Friday, June 27, 2008

What does it mean to be loyal to ones country?

In recent years there has been a lot of anger, on both sides of the argument, regarding the current political administration. To the side that says to not support the administration is disloyal and un-American, I invite you to read this excerpt from A Connecticut Yankee in King Arthur's Court, by the very American Mark Twain;

You see my kind of loyalty was loyalty to one's country, not to its institutions or its office-holders. The country is the real thing, the substantial thing, the eternal thing; it is the thing to watch over, and care for, and be loyal to; institutions are extraneous, they are its mere clothing, and clothing can wear out, become ragged, cease to be comfortable, cease to protect the body from winter, disease, and death. To be loyal to rags, to shout for rags, to worship rags, to die for rags--that is a loyalty of unreason, it is pure animal; it belongs to monarchy, was invented by monarchy; let monarchy keep it. I was from Connecticut, whose Constitution declares "that all political power is inherent in the people, and all free governments are founded on their authority and instituted for their benefit; and that they have at all times an undeniable and indefeasible right to alter their form of government in such a manner as they may think expedient."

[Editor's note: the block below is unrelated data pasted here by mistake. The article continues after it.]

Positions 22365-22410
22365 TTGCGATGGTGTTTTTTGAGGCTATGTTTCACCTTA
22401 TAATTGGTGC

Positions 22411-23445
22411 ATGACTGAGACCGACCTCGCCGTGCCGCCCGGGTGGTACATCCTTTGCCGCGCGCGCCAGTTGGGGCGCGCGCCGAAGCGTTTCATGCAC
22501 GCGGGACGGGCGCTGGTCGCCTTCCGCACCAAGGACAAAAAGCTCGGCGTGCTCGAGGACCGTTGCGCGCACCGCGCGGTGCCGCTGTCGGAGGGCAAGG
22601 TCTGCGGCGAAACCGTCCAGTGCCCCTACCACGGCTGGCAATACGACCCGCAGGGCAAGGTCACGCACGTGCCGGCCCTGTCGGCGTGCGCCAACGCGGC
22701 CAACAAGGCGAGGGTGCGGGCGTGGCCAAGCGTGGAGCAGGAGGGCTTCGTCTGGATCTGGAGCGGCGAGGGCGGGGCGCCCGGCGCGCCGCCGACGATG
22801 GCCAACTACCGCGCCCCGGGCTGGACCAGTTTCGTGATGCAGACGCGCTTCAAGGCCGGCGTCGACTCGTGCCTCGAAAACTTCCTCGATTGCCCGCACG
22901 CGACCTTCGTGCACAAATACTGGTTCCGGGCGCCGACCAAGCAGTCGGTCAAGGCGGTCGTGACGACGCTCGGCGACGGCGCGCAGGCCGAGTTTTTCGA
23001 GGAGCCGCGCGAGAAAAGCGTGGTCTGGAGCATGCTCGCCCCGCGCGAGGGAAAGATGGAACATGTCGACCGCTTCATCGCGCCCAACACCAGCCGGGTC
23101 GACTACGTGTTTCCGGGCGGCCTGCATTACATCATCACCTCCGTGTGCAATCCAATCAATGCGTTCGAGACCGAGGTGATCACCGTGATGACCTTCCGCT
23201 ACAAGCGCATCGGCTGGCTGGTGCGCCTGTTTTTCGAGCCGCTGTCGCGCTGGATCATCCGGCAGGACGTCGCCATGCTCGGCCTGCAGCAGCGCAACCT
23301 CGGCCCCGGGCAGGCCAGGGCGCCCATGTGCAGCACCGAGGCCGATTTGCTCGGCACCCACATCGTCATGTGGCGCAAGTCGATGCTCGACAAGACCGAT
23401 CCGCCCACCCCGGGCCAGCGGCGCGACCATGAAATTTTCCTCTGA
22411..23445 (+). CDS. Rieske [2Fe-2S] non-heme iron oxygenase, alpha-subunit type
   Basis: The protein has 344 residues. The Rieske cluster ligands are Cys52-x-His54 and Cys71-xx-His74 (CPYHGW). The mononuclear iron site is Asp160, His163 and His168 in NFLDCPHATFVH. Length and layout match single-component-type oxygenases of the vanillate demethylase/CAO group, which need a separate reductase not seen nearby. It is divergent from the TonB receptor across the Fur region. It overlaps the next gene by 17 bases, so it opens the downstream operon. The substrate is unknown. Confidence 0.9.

Written in 1889 and the sentiments are true today as they were then and should not be forgotten.

Our current clothes don't fit right and we need to change them.

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